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Gary Burton -《Libertango: The Music of Astor Piazzolla》(向 皮亚佐拉-自由探戈大师致敬)[FLAC]

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  • 摘要:
    音乐风格爵士
    发行时间2000年04月04日
    地区美国
    语言英语
  • 时间: 2013/02/26 13:45:08 发布 | 2013/02/27 07:19:26 更新
  • 分类: 音乐  欧美音乐 

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专辑英文名Libertango: The Music of Astor Piazzolla
专辑中文名向 皮亚佐拉-自由探戈大师致敬
歌手Gary Burton
音乐风格爵士
资源格式FLAC
发行时间2000年04月04日
地区美国
语言英语
简介

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专辑介绍:

爵士吉他秘密基地 颤音琴手Gary Burton

在爵士乐里,颤音琴(铁琴Vibraphone)并不常见
但是其音色充满了迴音,空间感,却是能够在多种乐风中悠游自如
几位知名的颤音琴手包括了Lionel Harmpton,Milt Jackson,Cal Tjader,Bobby Hutcherson等

这里要介绍的是另外一位知名的颤音琴手:Gary Burton
他独特的四支棒子的打法,让音乐的空间感十足,
加上时常与一些现代风格的乐手合作,让他的音乐充满灵性
年轻时曾与Stan Getz,George Shearing演出,但并没有大放异彩,
而是到了60~70年代,67年的A Genuine Tong Funeral(演出Carla Bley的歌剧式作品)
69年与爵士小提琴手Stephane Grappelli录制Paris Encounter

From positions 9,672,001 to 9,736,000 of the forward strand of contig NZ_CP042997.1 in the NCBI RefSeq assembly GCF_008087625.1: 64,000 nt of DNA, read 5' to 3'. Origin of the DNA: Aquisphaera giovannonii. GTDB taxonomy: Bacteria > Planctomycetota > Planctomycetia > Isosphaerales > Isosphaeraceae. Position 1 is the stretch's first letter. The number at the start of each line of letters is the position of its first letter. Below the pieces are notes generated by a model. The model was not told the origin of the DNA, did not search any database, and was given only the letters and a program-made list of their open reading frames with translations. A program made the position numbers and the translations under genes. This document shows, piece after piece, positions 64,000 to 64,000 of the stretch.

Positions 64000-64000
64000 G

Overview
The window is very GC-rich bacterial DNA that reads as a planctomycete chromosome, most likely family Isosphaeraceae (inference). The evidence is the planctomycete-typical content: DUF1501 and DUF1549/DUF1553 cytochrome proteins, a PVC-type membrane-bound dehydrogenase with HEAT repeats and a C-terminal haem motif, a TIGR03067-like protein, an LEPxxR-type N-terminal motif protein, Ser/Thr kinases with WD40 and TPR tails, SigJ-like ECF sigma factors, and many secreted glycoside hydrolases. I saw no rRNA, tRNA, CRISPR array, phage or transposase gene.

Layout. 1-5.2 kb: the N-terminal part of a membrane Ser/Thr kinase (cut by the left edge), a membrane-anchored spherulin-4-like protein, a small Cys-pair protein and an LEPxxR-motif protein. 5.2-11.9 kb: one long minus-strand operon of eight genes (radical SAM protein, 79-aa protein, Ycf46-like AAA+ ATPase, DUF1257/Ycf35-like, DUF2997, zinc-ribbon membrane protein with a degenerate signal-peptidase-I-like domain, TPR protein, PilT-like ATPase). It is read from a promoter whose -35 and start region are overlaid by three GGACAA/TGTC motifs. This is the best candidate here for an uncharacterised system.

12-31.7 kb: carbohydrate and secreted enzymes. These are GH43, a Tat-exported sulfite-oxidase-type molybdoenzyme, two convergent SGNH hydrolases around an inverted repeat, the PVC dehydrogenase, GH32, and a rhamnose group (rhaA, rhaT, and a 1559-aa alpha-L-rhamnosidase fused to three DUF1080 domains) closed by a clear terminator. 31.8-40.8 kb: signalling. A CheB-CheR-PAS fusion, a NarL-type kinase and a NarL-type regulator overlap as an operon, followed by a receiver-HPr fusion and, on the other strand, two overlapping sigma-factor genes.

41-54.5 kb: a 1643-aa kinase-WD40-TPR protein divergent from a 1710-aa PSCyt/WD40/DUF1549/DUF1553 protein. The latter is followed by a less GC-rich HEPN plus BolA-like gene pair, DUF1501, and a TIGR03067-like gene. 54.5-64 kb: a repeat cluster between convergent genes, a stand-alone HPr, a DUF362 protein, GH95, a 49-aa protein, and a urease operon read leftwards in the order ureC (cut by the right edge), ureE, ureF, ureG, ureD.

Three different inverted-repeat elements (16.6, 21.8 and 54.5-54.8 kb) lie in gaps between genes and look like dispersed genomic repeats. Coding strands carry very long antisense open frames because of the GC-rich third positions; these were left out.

71年的独奏专辑Alone at Last,
同年也与钢琴手Chick Corea在ECM唱片录制Crystal Silence专辑,去年这个组合也曾来台演奏,
更发行了二重奏35週年纪念的The New Crystal Silence
Crystal Silence

The New Crystal Silence

而到了73年,他与吉他手Mick Goodrick,贝斯手Abraham Laboriel,鼓手Harry Blazer
录制了The New Quartet。接下来的三张专辑
包括了Ring,Dream so real,Passengers找来了吉他手Pat Metheny,
还有Bass手Eberhard Weber。这三张专辑都拥有很高的评价
Dream so real则是完全詮释Carla Bley的作品
Passengers的第一首歌曲,则是Chick Corea的Sea Journey,当中找了两名Bass手solo
一位是Eberhard Weber,另一位则是Steve Swallow
而Pat Metheny也在这张专辑中提供了三首曲目
Passengers

84年Gary Burton也找来了日本钢琴手Makoto Ozone小曾根真与
吉他手John Scofield录制四重奏专辑
而后加入了Concord唱片,录制了一些Tango专辑,
也找来Chick Corea,Pat Metheny,Dave Holland,Roy Haynes
全明星阵容录制了Like Mind专辑
Like Mind

由於Burton本身在Boston的Berklee担任教职工作
因此他后来也时常提携校内的优秀学生
包括了像是吉他手Kurt Rosenwinkel,还有近年他发行的专辑Next Generations